Stanford, like all American academic institutions, should be a place where differences of opinion are accepted and examined. Unfortunately, a new organization created to target "anti-Israel" bias in universities is threatening freedom of expression at Stanford and other colleges across the United States.
Campus Watch, an organization founded by Daniel Pipes, head of the Philadelphia-based Middle East Forum, recently placed Stanford among 18 American universities labeled for holding "anti-Israel" views. Furthermore, on the Campus Watch Web site, Pipes has posted dossiers on professors who he believes hold "extremist viewpoints" on the Middle East. We not only resent Pipes' McCarthy-style tactics, but we also believe he is dead wrong for targeting Stanford for having an "anti-Israel and anti-American" bias.
To label Stanford in this way is completely inaccurate. Stanford has a number of professors who offer different perspectives on Israel and the Middle East. In addition, Stanford's Taube Center for Jewish Studies is very well-regarded and covers all facets of the Jewish experience, including Jewish history, literature, language, religion and politics. And, in regards to the violence in the Middle East, last year, members of the Stanford community held peaceful demonstrations and counter-demonstrations, which presented both narratives of the Israeli-Palestinian conflict.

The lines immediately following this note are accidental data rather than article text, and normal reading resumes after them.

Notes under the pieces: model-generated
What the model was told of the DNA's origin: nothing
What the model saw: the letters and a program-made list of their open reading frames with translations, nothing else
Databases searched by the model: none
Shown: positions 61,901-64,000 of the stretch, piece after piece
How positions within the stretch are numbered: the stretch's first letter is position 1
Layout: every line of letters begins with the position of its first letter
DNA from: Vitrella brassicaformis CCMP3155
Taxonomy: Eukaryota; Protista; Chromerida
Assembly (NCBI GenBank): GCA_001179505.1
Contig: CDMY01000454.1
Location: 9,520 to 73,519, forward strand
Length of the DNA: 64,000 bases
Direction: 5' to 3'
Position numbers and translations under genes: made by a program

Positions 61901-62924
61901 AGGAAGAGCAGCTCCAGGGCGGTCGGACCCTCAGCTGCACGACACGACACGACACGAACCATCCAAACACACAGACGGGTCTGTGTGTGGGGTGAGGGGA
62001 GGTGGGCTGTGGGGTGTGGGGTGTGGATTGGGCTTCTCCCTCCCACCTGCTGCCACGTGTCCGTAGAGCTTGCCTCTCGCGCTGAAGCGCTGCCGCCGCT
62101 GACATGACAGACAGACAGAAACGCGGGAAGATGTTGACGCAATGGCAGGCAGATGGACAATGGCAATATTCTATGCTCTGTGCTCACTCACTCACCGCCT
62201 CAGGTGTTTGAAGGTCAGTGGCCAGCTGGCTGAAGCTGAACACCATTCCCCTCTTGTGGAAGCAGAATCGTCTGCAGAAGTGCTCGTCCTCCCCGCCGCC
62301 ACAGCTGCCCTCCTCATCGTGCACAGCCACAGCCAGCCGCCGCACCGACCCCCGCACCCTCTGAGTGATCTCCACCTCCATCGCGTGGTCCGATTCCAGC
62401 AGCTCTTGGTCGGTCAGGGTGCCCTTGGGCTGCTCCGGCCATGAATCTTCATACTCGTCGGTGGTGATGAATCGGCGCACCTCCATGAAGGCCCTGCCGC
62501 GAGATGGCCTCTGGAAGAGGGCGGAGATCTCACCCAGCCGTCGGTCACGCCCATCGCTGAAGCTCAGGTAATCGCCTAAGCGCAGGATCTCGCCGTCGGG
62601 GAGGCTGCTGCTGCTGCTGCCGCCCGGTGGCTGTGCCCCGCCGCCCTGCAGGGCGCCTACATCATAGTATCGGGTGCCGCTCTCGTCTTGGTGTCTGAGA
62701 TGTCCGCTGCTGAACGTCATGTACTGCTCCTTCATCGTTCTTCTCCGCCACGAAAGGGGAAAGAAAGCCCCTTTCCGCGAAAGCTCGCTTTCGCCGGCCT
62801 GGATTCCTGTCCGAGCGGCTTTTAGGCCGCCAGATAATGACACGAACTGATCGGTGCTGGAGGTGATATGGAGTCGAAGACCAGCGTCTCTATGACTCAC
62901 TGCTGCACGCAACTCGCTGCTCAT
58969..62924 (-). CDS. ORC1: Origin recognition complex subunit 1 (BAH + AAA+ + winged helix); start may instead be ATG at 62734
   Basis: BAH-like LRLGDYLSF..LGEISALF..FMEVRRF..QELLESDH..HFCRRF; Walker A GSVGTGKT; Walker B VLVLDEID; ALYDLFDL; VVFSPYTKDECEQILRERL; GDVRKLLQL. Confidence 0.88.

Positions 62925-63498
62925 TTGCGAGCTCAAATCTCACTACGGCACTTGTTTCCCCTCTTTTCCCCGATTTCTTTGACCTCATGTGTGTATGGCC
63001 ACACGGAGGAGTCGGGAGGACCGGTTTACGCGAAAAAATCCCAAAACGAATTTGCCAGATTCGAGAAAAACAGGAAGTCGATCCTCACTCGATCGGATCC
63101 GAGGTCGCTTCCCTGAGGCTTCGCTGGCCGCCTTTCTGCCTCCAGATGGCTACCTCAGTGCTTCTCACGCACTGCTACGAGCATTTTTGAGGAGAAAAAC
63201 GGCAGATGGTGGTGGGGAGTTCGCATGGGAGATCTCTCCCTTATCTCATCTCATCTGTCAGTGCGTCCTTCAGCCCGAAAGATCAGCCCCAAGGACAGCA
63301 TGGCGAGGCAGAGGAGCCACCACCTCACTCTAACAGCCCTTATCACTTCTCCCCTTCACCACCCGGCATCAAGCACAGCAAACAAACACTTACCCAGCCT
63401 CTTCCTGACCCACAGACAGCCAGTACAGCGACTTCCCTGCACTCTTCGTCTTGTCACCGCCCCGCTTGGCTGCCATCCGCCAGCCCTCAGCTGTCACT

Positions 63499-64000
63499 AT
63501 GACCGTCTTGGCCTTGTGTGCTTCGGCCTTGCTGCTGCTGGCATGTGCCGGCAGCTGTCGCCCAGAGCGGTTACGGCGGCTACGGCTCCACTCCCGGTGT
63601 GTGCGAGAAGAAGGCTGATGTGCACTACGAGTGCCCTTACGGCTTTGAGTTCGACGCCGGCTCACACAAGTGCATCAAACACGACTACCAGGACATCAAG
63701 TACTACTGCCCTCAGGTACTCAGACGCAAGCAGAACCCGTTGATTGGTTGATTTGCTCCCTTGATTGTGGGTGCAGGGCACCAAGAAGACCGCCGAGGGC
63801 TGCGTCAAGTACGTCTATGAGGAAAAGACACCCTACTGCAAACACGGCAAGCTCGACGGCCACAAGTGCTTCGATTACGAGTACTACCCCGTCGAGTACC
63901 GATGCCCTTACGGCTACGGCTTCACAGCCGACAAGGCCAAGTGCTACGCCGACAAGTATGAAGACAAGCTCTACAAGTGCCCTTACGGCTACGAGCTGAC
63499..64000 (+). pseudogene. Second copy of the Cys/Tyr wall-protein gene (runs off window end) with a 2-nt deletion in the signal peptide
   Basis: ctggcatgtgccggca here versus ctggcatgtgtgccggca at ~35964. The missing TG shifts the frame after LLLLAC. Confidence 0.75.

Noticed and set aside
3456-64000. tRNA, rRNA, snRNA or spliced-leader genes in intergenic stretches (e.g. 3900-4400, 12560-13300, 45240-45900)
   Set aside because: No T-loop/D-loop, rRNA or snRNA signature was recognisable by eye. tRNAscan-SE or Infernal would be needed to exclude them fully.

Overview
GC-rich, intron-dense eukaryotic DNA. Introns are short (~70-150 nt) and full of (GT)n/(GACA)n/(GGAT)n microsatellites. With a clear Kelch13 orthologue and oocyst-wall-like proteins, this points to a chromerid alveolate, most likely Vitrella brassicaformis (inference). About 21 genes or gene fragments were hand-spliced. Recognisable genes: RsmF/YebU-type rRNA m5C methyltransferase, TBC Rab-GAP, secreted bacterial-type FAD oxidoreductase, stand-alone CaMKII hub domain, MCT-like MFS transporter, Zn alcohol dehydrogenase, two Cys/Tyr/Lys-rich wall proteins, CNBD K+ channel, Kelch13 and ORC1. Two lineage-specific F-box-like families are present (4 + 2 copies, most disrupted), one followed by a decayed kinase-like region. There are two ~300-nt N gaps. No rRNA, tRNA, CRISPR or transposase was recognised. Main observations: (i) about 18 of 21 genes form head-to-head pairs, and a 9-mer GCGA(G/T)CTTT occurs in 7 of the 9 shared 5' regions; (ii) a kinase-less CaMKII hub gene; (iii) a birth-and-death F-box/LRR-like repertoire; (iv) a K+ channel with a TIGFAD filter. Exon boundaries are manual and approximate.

Campus Watch is just an attempt by Pipes to quiet voices in American academia that clearly differ from his own. For example, Pipes recently stated, "I want Noam Chomsky to be taught at universities about as much as I want Hitler's writing or Stalin's writing . . . . These are wild and extremist ideas that I believe have no place in a university." While Pipes has the right to disagree with Chomsky or any other professor, universities like Stanford should be open to a variety of perspectives.
Campus Watch monitors professors who "reject the views of most Americans and the enduring policies of the U.S. government about the Middle East," according to Pipes. But what is more un-American: expressing beliefs that scrutinize the U.S. or Israeli government's policies, or trying to regulate professors who hold these beliefs? Dissenting from the views of the U.S. government is as American as apple pie and allows American students to think critically, instead of blindly following policies of their government. American universities should be more frightened by the likes of Pipes, who try to limit freedom of expression, than by any professor who criticizes the U.S. or Israeli government.
What is even more dangerous about Campus Watch is the intolerant effect it has had on the professors it is watching. Professors listed on the site have been spammed with tens of thousands of racist, obscene and threatening e-mails. One has even reportedly received death threats over the phone.
No professor should be treated this way simply for his / her beliefs. Luckily, at Stanford, we respect diversity of opinion.
So, Campus Watch, this is one campus that you definitely don't have to watch.